Indexed on: 22 Jan '20Published on: 04 Jun '19Published in: Nihon Ishinkin Gakkai zasshi = Japanese journal of medical mycology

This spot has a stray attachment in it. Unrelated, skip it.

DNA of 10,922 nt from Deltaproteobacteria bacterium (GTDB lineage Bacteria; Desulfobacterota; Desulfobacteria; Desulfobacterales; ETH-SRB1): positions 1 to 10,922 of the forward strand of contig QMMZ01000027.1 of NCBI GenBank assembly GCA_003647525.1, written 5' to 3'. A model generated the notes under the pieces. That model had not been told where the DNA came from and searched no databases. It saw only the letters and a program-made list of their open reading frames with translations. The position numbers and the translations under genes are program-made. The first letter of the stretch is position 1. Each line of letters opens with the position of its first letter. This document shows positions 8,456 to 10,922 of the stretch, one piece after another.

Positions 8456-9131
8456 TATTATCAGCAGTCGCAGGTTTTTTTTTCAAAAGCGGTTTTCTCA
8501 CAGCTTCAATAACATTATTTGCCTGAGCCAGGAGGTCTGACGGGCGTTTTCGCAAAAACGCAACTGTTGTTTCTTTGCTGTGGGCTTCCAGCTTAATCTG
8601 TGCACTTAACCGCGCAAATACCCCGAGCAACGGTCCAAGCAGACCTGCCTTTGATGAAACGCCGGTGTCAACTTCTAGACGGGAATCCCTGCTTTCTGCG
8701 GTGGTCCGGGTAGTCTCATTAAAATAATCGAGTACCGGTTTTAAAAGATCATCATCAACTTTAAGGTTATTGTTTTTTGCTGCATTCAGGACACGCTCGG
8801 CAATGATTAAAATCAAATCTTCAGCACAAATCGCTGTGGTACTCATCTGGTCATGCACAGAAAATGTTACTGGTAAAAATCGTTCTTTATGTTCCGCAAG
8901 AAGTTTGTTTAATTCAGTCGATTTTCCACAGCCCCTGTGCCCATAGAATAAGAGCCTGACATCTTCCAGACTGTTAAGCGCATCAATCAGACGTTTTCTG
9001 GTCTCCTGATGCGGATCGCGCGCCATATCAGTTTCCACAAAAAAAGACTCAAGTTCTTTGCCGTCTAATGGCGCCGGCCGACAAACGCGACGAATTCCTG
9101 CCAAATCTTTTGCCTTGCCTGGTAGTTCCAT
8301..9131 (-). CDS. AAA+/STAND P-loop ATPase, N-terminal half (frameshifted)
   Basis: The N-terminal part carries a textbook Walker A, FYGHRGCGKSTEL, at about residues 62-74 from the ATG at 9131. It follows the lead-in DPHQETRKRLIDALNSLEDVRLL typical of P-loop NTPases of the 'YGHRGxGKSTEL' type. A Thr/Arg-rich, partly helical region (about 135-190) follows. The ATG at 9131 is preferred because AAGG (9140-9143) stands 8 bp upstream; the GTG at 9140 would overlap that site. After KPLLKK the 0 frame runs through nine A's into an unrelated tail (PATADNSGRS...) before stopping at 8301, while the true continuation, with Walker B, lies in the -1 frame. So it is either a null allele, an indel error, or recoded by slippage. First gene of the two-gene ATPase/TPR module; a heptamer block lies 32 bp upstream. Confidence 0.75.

In a 2012-2014 epidemiological study of feline and canine dermatophytoses in Japan, we investigated the prevalence of fungi among 296 cats and 170 dogs treated at a veterinary clinic and 51 cats and dogs at an animal shelter at Fukui City in Japan. Microsporum canis was isolated from only one cat out of the 517 animals. Also, from 2012 to 2017, we analyzed isolates from 76 cats and 15 dogs with dermatophytoses at 14 veterinary clinics across 10 prefectures in Honshu and Shikoku. M. canis was the cause for 85 of the cases and Microsporum gypseum for the other six. M. canis infection routes in cats are thought to include stray cats as well as breeding facilities and pet shops, whereas for dogs, only breeding facilities and pet shops. Tinea was found in 18.7% (14/75) of the owners of these animals. We showed that microsatellite genotyping is useful for molecular epidemiological investigations such as determination of infection routes of M. canis.